“On Monday night a Swedish patrol on a mission in Timbuktu city was exposed to a suicide bomber. No Swedish soldiers were injured in the incident,” read a statement by the Armed Forces.
It added that the troops were being looked after by the Swedish unit in Mali.
“The most important thing for us just now is that we don't have any injured Swedish personnel,” spokesperson Tony Remes told the TT news agency. “Some form of crisis team is looking after them.”
The Armed Forces said there were no other nationalities involved.
Another statement issued later on Tuesday said that the soldiers had been carrying out a routine mission in Timbuktu when an unknown man approached them and detonated explosives he was carrying.
“The perpetrator died in connection with the attack,” read the second statement.
“Relieved to hear everyone in our peacekeeping force in Mali is safe, following a suicide attack,” tweeted Swedish foreign minister Margot Wallström.
Relieved to hear everyone in our peace-keeping force in #Mali is safe, following a suicide attack. Our troops do a great job w UN for peace.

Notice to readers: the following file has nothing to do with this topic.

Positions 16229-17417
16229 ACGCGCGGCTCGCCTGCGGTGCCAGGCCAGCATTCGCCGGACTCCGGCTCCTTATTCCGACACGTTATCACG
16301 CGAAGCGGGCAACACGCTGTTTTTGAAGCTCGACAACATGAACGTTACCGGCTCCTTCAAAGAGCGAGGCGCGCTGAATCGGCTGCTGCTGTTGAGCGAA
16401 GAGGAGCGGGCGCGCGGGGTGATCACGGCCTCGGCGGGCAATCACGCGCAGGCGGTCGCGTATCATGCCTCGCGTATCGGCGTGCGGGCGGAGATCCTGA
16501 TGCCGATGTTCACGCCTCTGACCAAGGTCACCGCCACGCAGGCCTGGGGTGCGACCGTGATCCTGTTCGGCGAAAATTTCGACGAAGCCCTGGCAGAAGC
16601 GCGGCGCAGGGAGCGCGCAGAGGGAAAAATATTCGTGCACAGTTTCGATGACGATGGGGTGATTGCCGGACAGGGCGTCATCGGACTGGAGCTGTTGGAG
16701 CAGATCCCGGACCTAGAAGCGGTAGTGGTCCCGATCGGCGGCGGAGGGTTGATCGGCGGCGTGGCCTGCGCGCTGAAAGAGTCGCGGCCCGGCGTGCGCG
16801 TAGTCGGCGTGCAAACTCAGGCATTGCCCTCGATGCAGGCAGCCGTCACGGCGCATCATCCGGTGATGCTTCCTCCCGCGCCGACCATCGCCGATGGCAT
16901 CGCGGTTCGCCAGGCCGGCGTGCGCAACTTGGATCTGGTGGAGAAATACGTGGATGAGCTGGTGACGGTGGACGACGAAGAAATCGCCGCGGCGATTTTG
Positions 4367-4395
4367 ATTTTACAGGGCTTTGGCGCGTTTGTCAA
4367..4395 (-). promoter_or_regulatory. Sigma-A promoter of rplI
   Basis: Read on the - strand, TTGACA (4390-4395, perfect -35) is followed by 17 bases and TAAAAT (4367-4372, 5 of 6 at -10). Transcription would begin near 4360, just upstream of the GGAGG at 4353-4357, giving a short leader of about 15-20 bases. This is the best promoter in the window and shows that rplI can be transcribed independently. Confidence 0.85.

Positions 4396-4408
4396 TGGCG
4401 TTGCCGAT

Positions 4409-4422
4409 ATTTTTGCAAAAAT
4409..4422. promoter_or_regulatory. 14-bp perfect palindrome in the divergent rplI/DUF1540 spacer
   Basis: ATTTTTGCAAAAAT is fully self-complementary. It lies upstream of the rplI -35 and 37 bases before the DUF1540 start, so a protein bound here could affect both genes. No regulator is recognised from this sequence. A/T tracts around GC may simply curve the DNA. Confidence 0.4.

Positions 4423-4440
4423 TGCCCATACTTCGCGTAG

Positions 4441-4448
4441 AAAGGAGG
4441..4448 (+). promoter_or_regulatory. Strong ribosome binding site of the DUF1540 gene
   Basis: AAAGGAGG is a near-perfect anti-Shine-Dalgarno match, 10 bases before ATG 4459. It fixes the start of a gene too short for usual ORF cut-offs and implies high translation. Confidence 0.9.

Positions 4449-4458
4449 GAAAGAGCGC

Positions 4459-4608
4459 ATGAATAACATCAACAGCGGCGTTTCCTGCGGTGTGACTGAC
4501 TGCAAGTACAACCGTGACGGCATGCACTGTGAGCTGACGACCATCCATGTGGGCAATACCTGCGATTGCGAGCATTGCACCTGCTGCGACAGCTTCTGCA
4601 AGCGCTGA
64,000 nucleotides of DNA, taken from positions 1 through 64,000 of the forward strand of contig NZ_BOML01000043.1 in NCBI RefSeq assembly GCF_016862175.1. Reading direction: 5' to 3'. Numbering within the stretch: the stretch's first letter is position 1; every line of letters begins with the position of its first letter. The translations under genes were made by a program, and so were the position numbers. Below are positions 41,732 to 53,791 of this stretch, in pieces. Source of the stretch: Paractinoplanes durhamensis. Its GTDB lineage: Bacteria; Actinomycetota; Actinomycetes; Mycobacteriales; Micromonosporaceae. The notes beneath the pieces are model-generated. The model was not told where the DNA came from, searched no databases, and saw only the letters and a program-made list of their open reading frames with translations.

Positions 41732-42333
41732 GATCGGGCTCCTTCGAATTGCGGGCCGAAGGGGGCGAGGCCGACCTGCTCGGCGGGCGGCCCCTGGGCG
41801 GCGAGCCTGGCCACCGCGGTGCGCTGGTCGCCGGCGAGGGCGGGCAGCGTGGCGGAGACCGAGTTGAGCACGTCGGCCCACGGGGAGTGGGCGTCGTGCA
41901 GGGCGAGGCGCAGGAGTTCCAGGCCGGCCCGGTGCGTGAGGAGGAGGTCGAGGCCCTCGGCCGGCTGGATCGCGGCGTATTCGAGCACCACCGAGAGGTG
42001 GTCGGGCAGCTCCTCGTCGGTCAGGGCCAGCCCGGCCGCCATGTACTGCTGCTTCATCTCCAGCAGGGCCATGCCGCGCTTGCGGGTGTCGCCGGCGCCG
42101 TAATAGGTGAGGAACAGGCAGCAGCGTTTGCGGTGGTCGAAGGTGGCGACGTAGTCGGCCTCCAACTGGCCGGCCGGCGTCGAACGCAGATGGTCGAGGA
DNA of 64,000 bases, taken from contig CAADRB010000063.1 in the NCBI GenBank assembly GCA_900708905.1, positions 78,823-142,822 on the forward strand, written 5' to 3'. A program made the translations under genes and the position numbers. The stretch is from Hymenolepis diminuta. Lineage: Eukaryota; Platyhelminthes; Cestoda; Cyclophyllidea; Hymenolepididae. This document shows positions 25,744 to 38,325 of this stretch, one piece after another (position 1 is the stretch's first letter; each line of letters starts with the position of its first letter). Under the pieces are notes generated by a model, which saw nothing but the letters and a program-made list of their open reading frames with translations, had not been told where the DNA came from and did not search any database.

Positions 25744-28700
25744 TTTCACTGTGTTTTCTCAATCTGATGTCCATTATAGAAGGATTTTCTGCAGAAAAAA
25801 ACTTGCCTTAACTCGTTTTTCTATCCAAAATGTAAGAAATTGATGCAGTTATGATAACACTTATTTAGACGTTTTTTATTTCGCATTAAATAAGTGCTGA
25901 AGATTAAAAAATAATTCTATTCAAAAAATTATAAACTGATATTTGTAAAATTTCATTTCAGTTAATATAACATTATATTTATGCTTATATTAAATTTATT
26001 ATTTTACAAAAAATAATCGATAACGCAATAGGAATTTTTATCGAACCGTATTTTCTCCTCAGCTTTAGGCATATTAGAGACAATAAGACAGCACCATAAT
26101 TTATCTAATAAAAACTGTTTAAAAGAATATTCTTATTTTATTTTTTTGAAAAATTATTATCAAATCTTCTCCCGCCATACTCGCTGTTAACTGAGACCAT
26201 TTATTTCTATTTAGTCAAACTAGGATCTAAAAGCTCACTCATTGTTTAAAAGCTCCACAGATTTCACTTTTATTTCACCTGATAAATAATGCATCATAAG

— Margot Wallström (@margotwallstrom) October 11, 2016
The AFP news agency quoted unnamed officials saying that the Swedish troops had killed the attacker.
“A suicide attacker attempting to commit a terrorist act was neutralized,” said a source within the mission, requesting anonymity as the UN had yet to formally comment on the incident.
However, the Swedish Armed Forces denied this.
“We're carrying out an intelligence mission in central parts of Timbuktu. There's a meeting there and then a man approaches the Swedes. Then he detonates a bomb he was carrying,” Major Kristian Sandahl, chief of staff of the Mali unit, told the TT news agency.
The man's identity and political affiliations had not been established on Tuesday afternoon.
“We are very thorough when we investigate something like this and do not want to say anything until we know for sure,” said Sandahl.
The Swedish troops in Mali are part of international UN-led peacekeeping mission Minusma. Around 250 Swedish soldiers are based at Camp Nobel outside of Timbuktu.
A week ago a UN soldier from Tchad was killed and eight others wounded in an attack on a UN camp in north-eastern Mali.